Originally Posted by coolkwc
Guys, i have really no idea how to use adaptive offset vcore for an overclocked 9900k
Ok, let say now my 9900k stable at manual Vcore 1.3V with Turbo LLC, what kind of adaptive offset and LLC i shall set?
At 1st i though my normal Vcore is 1.2V, so i just use +0.1V offset and hell my vcore in Bios shown 1.5V, it frighten me. Any wrong with my setting? or i shouldn't use adaptive vcore for OC CPU??
You need to learn how the AC Loadlines and base VID's work.
And the reason you had 1.5v is because you combined a high AC Loadline with an aggressive loadline calibration (VRM loadline). And *then* you threw on a +100mv offset on TOP of that. This can degrade the processor as well. AC Loadline is part of cpu internal power management and loadline calibration (VRM Loadline) is external power management (motherboard based).
Please take the time to read my other posts about that here and in the 9900k thread.
AC Loadline value that is used gets its values from CPU Internal AC/DC Loadline presets, unless AC Loadline in Internal VR Settings is set to a non auto (zero) value, then the VR setting takes higher priority and will overrule the presets.
Auto: Let motherboard decide based on multiplier.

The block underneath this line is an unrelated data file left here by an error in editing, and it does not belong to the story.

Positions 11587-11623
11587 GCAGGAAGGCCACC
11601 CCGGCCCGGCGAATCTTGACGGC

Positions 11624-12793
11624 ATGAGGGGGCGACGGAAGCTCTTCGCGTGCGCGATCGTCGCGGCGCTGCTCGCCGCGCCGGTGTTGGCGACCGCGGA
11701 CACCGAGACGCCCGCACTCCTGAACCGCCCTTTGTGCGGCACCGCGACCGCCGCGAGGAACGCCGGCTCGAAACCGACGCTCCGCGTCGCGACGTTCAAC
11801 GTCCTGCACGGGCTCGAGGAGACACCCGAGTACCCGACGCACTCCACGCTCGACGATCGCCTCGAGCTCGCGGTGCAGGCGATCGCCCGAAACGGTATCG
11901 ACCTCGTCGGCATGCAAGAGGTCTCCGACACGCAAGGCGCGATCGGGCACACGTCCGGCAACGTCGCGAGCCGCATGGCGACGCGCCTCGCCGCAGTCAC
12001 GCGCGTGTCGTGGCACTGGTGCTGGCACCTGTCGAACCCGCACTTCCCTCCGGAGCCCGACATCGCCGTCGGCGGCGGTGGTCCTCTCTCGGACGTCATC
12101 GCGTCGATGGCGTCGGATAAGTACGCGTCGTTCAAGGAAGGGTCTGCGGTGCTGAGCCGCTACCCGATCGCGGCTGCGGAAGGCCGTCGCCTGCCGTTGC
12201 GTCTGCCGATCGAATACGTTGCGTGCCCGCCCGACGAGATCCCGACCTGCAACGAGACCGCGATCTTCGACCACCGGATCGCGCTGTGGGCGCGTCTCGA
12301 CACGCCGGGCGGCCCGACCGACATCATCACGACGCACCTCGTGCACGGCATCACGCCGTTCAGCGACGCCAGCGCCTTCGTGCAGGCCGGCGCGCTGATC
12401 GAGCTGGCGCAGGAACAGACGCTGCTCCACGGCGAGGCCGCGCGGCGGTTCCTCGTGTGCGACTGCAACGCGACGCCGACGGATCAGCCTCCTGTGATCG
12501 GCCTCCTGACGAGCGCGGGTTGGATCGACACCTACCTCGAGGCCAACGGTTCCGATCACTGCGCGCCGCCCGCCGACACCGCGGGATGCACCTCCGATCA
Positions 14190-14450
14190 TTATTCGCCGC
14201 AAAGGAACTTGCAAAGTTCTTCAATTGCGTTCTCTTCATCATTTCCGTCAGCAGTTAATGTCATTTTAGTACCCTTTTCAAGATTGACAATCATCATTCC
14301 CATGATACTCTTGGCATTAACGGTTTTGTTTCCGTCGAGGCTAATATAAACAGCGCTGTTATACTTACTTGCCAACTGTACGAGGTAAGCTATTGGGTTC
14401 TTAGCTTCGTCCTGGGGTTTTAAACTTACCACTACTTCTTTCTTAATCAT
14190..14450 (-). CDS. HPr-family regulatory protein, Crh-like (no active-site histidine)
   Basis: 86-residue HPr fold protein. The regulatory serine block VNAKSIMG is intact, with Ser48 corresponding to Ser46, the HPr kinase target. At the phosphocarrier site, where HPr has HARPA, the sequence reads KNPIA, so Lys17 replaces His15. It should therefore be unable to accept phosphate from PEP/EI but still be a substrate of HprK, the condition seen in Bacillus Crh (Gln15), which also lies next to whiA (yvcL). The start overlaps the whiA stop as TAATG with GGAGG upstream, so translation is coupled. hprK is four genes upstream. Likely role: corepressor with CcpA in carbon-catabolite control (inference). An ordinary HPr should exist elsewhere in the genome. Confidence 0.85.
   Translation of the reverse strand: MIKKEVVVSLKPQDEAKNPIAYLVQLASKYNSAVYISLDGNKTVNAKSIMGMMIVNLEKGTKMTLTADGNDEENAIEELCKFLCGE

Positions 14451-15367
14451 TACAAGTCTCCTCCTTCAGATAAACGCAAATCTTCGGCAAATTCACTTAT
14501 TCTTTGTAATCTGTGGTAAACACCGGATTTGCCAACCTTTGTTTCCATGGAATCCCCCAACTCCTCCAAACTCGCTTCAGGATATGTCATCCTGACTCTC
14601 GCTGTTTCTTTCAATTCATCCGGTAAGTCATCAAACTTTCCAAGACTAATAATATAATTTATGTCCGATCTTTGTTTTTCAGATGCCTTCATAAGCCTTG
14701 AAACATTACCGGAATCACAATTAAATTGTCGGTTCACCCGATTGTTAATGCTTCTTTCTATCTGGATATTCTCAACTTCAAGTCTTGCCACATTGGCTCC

Power saving: 0.4 mOhms AC, 1.3 mOhms DC (milliOhms)
Balanced: 1.0 mOhms AC, 1.3 mOhms DC
Turbo (max Intel spec 8 cores): 1.6 mOhms AC, 1.6 mOhms DC
Extreme (max Intel spec 6 cores): 2.1 mOhms AC, 2.1 mOhms DC.
Values in internal VR settings are 1/100 Ohm. 100=1.0 milliOhms, 1=0.01 milliOhms.
Basic rule: the higher the AC Loadline value, the LOWER the VRM Loadline (LLC) value should be (VRM Loadline calibration is also in milliOhms, even though the ODM's don't tell you this in the motherboard manuals; a higher level of Vcore loadline calibration=lower resistance (mOhms)=less vdroop. Lower levels=higher resistance=more vdroop. Intel doesn't factor in LLC into their specs, they design for spec vdroop loadline of 1.6 mOhms (8 cores), 2.1 mOhms vdroop loadline (4 and 6 core CFL chips).
If that didn't make sense:
Higher AC Loadline = use more vdroop (less aggressive loadline calibration or use Intel spec).
Lower AC Loadline = you can use less vdroop (more aggressive LLC).
1.6 mOhms ACLL is only safe with VRM Loadline at Standard or Normal (Intel spec vdroop of 1.6 mOhms).
HWinfo64 (extended CPU information section) will show the currently used AC and DC Loadline values.
I also wrote some stuff here.